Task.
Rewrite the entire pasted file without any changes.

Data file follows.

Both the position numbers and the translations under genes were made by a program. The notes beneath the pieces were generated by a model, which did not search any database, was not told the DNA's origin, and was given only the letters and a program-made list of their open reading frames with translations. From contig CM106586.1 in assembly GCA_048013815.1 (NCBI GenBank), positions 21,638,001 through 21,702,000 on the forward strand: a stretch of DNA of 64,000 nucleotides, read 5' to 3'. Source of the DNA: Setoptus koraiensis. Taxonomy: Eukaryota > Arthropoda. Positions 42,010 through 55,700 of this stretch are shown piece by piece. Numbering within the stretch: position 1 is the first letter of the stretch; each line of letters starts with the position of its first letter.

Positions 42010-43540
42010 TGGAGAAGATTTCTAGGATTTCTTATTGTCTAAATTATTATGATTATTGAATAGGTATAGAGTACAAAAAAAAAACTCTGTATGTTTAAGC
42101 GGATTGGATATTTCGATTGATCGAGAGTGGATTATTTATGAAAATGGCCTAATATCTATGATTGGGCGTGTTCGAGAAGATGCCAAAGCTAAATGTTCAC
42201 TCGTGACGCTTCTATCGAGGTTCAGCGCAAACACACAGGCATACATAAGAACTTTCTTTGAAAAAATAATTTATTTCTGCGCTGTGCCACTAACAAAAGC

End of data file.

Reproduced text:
Both the position numbers and the translations under genes were made by a program. The notes beneath the pieces were generated by a model, which did not search any database, was not told the DNA's origin, and was given only the letters and a program-made list of their open reading frames with translations. From contig CM106586.1 in assembly GCA_048013815.1 (NCBI GenBank), positions 21,638,001 through 21,702,000 on the forward strand: a stretch of DNA of 64,000 nucleotides, read 5' to 3'. Source of the DNA: Setoptus koraiensis. Taxonomy: Eukaryota > Arthropoda. Positions 42,010 through 55,700 of this stretch are shown piece by piece. Numbering within the stretch: position 1 is the first letter of the stretch; each line of letters starts with the position of its first letter.

Positions 42010-43540
42010 TGGAGAAGATTTCTAGGATTTCTTATTGTCTAAATTATTATGATTATTGAATAGGTATAGAGTACAAAAAAAAAACTCTGTATGTTTAAGC
42101 GGATTGGATATTTCGATTGATCGAGAGTGGATTATTTATGAAAATGGCCTAATATCTATGATTGGGCGTGTTCGAGAAGATGCCAAAGCTAAATGTTCAC
42201 TCGTGACGCTTCTATCGAGGTTCAGCGCAAACACACAGGCATACATAAGAACTTTCTTTGAAAAAATAATTTATTTCTGCGCTGTGCCACTAACAAAAGC